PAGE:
On this day in 2013, Sir Chris Hoy announced his retirement from cycling as Britain’s most successful Olympian.
Hoy, 37 at the time, had held open the possibility of staying on to compete in the Commonwealth Games in Glasgow at the velodrome which bears his name, but concluded he could no longer compete at the highest level having battled injuries in the build-up to the 2012 London Games.
“I wanted to get a medal for Scotland,” said Hoy at the time. “I didn’t think I could so wanted someone else to take my place.”
Hoy, who also won 11 world titles across his career, was at the forefront of British cycling’s rise to prominence at the Olympics.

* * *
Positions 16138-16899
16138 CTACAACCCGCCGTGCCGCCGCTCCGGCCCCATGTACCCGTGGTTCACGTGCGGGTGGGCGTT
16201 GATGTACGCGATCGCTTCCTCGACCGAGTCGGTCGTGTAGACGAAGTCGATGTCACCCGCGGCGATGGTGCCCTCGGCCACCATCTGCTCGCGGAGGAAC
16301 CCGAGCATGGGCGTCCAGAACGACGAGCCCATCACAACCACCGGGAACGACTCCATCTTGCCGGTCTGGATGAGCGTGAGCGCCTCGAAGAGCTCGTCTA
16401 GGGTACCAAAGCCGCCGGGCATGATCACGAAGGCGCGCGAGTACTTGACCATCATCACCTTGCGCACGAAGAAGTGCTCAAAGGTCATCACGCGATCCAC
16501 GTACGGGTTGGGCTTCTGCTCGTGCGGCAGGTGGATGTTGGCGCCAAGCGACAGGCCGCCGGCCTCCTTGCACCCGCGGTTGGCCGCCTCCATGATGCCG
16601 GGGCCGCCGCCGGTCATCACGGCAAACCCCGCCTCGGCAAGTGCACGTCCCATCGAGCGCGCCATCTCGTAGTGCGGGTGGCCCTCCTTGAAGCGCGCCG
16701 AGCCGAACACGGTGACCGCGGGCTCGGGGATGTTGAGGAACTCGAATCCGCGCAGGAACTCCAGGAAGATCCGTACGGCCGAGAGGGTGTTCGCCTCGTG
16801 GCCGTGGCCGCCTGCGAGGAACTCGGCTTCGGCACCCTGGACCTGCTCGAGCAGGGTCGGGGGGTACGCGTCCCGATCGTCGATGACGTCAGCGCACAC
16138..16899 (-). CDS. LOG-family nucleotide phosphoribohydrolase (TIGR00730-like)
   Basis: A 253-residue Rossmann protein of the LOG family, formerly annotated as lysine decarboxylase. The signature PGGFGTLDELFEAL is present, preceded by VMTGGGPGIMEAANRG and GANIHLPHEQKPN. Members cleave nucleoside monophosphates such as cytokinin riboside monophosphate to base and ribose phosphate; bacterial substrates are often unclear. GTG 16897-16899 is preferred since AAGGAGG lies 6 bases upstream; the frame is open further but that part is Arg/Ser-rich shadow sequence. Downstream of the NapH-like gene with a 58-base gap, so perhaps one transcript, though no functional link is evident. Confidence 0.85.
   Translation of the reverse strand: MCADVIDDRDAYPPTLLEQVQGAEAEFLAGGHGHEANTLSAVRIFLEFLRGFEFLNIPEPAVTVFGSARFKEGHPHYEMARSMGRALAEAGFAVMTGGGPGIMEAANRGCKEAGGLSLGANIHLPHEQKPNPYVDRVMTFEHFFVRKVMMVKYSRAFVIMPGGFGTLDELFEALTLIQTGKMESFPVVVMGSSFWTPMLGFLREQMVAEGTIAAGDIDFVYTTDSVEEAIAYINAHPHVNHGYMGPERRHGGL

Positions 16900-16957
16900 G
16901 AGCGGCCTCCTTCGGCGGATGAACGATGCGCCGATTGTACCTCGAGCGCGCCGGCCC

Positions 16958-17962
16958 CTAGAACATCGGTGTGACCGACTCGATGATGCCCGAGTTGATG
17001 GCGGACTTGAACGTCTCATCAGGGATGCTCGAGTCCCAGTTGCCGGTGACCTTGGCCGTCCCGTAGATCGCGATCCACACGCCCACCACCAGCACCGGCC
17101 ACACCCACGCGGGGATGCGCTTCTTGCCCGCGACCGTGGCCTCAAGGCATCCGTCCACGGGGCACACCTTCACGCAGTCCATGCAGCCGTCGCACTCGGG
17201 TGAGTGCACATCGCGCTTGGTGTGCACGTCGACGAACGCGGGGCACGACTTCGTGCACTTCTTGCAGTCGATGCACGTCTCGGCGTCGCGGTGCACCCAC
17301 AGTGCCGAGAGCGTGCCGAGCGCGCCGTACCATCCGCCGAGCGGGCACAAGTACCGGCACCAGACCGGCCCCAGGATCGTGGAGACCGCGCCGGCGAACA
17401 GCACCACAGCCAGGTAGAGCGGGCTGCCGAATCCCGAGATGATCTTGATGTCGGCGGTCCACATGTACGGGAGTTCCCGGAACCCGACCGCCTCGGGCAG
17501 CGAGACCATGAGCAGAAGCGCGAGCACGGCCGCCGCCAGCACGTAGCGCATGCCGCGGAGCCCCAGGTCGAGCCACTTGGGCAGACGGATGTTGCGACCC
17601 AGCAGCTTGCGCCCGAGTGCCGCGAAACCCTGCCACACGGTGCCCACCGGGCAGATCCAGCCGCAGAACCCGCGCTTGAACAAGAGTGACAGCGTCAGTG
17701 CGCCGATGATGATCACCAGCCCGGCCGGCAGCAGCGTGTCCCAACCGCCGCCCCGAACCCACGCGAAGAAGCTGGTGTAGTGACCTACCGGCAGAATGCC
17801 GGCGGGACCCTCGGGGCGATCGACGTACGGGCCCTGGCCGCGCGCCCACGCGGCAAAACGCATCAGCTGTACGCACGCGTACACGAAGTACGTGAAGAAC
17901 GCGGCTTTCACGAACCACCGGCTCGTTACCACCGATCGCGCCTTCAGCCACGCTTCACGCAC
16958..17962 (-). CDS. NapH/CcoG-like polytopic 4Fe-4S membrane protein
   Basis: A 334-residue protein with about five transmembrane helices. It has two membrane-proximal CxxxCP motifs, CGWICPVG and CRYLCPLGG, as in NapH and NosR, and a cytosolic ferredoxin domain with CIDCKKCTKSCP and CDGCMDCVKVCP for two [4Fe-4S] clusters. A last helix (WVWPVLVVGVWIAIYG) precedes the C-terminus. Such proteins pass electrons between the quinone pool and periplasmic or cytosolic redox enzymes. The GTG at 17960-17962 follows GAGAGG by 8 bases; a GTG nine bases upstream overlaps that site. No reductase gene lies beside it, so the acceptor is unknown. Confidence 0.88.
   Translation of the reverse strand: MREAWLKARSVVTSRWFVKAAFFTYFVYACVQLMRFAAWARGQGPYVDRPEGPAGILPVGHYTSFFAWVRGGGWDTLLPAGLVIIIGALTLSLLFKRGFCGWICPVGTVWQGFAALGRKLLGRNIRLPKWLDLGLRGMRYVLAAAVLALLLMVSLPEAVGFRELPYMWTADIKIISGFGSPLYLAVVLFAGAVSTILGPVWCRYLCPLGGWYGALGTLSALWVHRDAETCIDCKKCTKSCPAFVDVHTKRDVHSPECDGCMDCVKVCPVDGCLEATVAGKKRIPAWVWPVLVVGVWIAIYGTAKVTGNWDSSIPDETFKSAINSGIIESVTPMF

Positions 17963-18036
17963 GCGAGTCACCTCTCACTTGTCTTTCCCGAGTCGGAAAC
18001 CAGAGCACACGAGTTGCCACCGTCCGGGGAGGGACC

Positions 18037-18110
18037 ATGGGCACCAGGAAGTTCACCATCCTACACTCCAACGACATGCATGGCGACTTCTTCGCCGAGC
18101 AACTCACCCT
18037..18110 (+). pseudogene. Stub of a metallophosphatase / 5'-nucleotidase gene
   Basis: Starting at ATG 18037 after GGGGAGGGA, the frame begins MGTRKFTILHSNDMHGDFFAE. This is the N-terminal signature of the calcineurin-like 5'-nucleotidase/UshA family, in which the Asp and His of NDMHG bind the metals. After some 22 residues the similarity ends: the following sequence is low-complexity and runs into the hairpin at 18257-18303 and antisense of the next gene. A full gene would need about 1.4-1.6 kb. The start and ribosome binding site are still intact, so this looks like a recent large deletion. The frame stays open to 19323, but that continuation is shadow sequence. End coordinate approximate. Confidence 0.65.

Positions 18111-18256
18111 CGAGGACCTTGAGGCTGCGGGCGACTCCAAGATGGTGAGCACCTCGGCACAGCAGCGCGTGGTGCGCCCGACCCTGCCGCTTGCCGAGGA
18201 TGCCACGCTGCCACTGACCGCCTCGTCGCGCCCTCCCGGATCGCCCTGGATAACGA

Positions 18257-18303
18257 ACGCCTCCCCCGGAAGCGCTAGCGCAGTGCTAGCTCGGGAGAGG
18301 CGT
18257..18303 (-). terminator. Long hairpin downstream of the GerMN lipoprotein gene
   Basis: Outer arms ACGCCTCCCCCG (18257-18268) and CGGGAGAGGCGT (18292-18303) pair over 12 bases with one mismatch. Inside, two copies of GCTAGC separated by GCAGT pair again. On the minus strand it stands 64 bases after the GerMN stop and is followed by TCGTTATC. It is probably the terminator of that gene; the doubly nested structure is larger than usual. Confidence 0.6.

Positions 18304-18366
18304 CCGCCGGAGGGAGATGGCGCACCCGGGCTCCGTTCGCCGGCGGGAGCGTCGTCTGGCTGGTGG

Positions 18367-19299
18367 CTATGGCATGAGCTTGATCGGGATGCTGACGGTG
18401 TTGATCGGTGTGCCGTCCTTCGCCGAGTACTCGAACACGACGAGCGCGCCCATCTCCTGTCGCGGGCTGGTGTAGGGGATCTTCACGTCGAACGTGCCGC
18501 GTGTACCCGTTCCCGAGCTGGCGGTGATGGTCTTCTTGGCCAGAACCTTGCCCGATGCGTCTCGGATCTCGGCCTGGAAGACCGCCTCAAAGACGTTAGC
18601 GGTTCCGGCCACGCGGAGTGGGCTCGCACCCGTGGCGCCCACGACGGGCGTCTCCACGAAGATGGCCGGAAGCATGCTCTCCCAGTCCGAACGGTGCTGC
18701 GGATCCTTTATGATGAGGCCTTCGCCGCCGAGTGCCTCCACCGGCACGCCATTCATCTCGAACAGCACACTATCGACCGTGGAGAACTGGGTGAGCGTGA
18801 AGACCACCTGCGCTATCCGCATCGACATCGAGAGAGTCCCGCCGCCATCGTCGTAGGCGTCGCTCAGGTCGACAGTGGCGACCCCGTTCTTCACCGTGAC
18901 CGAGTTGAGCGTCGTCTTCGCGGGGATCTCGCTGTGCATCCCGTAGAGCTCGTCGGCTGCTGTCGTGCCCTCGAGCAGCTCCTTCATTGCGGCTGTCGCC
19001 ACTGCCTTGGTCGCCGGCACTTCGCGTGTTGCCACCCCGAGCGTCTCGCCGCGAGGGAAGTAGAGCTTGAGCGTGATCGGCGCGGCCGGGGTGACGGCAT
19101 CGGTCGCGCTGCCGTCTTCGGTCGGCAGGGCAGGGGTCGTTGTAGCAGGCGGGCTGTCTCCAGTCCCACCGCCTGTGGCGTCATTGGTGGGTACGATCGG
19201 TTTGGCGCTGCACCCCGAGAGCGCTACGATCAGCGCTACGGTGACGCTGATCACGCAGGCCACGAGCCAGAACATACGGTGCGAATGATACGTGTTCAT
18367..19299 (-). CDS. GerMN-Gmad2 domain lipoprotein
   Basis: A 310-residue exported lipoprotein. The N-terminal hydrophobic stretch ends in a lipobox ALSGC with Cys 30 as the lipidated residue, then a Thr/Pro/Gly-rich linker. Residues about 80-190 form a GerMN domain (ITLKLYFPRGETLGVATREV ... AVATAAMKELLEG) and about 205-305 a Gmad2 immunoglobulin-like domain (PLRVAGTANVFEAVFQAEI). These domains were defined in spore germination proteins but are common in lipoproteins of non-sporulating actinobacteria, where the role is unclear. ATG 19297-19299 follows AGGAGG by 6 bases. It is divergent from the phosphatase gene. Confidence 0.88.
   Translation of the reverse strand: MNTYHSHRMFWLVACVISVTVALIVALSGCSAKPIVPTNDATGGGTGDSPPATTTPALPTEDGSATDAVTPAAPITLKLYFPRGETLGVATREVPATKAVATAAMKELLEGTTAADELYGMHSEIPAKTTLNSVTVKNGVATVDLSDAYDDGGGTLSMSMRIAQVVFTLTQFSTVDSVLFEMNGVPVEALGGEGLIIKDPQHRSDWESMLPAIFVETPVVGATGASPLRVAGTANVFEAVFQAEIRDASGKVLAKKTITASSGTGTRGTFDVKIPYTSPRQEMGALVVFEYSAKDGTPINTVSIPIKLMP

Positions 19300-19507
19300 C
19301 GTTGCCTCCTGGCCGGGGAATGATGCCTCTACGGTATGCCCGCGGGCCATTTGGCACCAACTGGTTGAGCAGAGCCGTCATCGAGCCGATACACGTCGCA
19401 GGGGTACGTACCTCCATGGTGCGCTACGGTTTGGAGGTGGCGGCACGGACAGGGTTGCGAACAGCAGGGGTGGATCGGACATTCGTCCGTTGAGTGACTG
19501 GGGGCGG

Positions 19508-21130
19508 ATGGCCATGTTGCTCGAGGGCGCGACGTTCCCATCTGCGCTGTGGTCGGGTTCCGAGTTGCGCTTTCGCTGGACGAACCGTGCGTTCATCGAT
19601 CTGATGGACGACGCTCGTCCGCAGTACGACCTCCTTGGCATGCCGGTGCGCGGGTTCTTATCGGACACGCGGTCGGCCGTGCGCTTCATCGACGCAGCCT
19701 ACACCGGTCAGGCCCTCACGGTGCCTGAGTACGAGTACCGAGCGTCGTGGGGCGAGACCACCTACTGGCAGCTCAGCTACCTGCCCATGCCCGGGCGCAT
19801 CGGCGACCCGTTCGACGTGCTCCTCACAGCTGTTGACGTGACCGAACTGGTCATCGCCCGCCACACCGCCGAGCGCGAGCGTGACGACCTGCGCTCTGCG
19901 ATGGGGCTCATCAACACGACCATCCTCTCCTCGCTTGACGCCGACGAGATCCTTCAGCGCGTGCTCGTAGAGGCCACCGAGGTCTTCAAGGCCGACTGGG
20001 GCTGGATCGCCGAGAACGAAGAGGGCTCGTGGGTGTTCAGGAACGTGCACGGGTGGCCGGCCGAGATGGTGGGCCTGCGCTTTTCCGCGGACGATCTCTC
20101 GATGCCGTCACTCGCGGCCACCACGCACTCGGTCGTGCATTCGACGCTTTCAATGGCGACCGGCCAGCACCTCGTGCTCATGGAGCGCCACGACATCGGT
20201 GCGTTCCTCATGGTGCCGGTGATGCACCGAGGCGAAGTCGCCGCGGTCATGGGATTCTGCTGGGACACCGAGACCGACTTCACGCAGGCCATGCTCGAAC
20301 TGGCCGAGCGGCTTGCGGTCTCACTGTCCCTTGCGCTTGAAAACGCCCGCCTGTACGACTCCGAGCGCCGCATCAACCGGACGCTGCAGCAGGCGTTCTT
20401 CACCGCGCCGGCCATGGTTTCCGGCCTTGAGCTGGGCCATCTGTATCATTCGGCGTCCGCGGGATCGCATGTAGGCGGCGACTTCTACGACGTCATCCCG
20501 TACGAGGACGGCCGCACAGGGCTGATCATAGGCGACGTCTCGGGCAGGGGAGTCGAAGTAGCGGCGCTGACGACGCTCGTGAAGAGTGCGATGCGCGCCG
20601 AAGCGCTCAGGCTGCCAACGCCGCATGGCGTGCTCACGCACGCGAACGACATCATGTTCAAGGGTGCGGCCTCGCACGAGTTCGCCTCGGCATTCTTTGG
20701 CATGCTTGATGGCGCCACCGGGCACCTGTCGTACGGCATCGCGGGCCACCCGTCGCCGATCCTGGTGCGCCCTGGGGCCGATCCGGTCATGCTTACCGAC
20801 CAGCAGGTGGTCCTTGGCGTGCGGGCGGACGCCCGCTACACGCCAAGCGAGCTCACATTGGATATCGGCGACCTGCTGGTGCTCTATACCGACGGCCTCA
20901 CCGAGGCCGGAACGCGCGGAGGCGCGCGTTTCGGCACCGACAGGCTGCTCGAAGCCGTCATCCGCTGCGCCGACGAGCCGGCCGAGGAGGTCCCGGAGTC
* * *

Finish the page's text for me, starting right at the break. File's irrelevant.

The silver medal he took alongside Jason Queally and Craig MacLean in Sydney was a breakthrough moment, as was the gold medal Queally took in the kilo at the same Games.
Hoy’s own first Olympic gold medal came in the kilo in Athens in 2004, but by the time Beijing rolled around, the Scot helped Britain top the medal table inside the velodrome.
There he dominated, adding three gold medals by winning the keirin, team sprint and individual sprint.
His preparations towards London were affected by a number of issues. A major crash at the Copenhagen World Cup in early 2009 left him with a hip injury, he broke a rib in weight training, while the immediate build-up was hampered by a back problem.
But Hoy would overcome those ailments to deliver on the biggest stage once again. By winning the team sprint and keirin in London, Hoy moved past Sir Steve Redgrave’s record of five Olympic golds.
He now shares the record with former team-mate Jason Kenny, who reached six in Rio de Janeiro in 2016 and is targeting more in Tokyo.
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